Sunday, December 30, 2007

The Lord's Supper

When I was a little girl, legalism was pervasive in many churches, and ours was no different. So as a teenager, and then a young adult, sifting through all the things that "I've always been taught" and comparing them with Scripture to determine what is truly Scriptural and what is just legalism has been quite an undertaking.

On Christmas Eve, we always go to a candlelight service at church, and part of that service includes partaking of Communion, or the Lord's Supper. Now Little Girl has never lasted through an entire Christmas Eve service without having to be taken out for poor behavior. When I was her age, we sat out in church every week from the time we exited the nursery at age 3, but with the advent of Kids' Church, sitting out in "big church" just isn't something Little Girl has much practice doing.

Well, she's 5 now and I hoped that this would be the year she'd actually be able to sit quietly through the service. I commented about this to my sister, who is the one who hasn't gotten to sit through the Christmas Eve service for five years... and she said, "Well I'm going to be up with the choir this year, so she'll be your problem to deal with!" Then she added, "And there's Communion too, so good luck!" Meaning, of course, that to pass around a cracker and a grape juice for everyone and for her not to get to have one was quite likely to bring on a tantrum...

Now this was one of those things that "we were always taught", that children were not permitted to partake of the Lord's Supper until they had been saved and baptized. I remember clearly right after my own salvation when I was nearly 6, the excitement that NOW I would get to take Communion!

Now, the Lord's Supper is pretty serious business, and as an adult, I understand a lot more about just how important it is to be sure your heart is right when participating in this ordinance. However, it occurred to me this year after my sister's comment that as far as children not partaking -- well, that isn't Scriptural. Nowhere does it say children should not be permitted to participate until they have accepted Christ... so I began thinking more on this subject.

Jesus and his disciples were celebrating Passover, and it is one small part of the Seder meal that Jesus then establishes as something we are to do in remembrance of Him. So the Lord's Supper has its roots in the Passover meal, and children always participated in the Passover celebration. In fact, the Passover meal is used to teach children about the wonderful things God did for His people. Should not then the Lord's Supper be used for the same purpose? Shouldn't young children be allowed to participate, and the experience be used to teach them what Jesus has done for them?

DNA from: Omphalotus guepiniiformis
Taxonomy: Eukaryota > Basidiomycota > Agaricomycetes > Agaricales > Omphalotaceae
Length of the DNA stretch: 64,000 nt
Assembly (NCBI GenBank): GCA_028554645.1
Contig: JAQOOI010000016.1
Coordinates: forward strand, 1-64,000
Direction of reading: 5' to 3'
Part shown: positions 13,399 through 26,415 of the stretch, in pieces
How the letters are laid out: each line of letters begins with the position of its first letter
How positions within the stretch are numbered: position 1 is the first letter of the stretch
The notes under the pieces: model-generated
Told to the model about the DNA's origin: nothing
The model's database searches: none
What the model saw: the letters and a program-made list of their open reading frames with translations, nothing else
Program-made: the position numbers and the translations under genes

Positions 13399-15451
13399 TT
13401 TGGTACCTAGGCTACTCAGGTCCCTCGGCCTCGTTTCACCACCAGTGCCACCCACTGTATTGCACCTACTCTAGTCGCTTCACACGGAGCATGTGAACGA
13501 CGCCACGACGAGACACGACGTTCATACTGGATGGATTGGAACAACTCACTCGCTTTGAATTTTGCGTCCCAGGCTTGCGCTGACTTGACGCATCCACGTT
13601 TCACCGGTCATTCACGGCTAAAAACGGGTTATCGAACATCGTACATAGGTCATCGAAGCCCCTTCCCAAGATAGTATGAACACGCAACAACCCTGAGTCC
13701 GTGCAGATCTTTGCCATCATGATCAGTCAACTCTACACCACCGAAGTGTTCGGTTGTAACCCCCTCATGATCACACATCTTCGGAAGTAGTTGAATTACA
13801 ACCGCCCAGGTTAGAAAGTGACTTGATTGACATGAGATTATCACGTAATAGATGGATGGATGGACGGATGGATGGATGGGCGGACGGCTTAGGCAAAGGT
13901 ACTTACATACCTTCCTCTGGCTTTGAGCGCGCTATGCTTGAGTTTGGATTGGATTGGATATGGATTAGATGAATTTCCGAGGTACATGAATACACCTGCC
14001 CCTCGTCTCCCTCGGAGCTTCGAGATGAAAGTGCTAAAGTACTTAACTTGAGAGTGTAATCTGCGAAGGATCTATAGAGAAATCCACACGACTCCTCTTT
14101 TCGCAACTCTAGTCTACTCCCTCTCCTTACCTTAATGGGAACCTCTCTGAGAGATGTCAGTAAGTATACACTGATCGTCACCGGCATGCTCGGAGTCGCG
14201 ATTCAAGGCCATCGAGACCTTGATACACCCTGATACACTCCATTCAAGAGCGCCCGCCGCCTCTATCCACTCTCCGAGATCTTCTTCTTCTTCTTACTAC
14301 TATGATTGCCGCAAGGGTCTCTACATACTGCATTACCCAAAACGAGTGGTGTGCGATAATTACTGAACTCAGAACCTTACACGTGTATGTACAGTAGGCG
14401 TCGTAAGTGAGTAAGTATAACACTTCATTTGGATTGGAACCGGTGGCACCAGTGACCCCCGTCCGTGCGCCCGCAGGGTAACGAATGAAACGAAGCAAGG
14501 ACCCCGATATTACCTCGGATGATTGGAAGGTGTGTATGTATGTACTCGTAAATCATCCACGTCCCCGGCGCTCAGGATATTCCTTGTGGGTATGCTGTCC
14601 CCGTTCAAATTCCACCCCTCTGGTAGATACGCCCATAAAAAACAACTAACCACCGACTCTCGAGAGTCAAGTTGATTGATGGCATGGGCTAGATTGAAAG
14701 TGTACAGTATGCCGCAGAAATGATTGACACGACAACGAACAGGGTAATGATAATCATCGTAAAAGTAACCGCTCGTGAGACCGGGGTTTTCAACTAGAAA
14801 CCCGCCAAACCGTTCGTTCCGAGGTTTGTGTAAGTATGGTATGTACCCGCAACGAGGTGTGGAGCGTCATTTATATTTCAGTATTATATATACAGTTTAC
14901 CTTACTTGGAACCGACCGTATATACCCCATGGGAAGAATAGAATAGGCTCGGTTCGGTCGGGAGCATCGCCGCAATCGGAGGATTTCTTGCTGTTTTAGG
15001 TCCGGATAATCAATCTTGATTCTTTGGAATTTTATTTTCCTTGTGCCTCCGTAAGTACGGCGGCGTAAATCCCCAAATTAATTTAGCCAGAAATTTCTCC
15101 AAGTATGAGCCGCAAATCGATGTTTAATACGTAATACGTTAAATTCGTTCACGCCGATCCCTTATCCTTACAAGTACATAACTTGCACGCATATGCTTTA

The more I thought about it, the more certain I became that Little Girl should indeed participate -- but not merely to avoid her throwing a tantrum and to give her a cracker and grape juice, but to teach her the significance of what we are doing. And after all, this is a little girl who loves Jesus, despite not having made an official "salvation decision" due to her young age. So after discussing my thoughts with her mother, that's exactly what we did.

Christmas Eve afternoon, I sat down with Little Girl and her Beginners Bible, and started to read, from the birth of Baby Jesus right up through his life, and then the story about the Last Supper. As I read, I talked to her about how we were going to do this at church, and how it was a very special thing that she was going to get to do to remember Jesus. We read on about his death and resurrection, and talked about how the broken bread/cracker reminds us of Jesus' body being broken on the cross, and how the grape juice (wine) represents His blood. "But it's not REALLY blood, it's just grape juice," Little Girl said. :)

And so we went to church, and the Christmas Eve service began. I came armed with crayons and paper in the hopes that this would keep Little Girl quiet, and with no suggestion of what to draw, she promptly drew these two pictures.

When it came time to take Communion, I whispered reminders and questions to her as we proceeded through it to make sure she remembered the significance, and she certainly did. After it was over -- well, after declaring, "YUM! I want more!" -- she got another sheet of paper and drew this picture:

She then whispered to me that that was me, her, and Jesus in the picture having Communion together.

I have a feeling she partook of Communion with more understanding and a righter heart than did some of those saved and baptized adults present...

It was a beautiful thing, to teach and to watch and to realize she really gets it.

My mom said afterward that when my cousin was little, she cried in church once because her parents wouldn't let her take Communion, and my grandfather was furious about it. He told them Jesus would rebuke them like He did the disciples, and say to let the little children come to me. What a wise man he was.

Little Girl was his greatest joy in his last years of life. After hearing that story from my mother, I can just imagine him looking down from heaven at Little Girl observing her first communion, and smiling proudly at us all. :)


Maria said...

That's beautiful. I go to a church that practices infant baptism, so not being allowed to partake in communion has never been an issue to me (except for the one time I visited a Catholic church), but I think your way of handling it was very wise indeed.

And I still remember the thrill of the first time I was allowed to be the one who pass out the bread at communion. In my church you have to be confirmed (and thus have taken responsibility for your own faith). I felt so grown up :o)

Everyday Housewife said...

This is so good.
I think I'll post about my granddaughter's experience.
Why not?
I don't believe I've ever even considered it.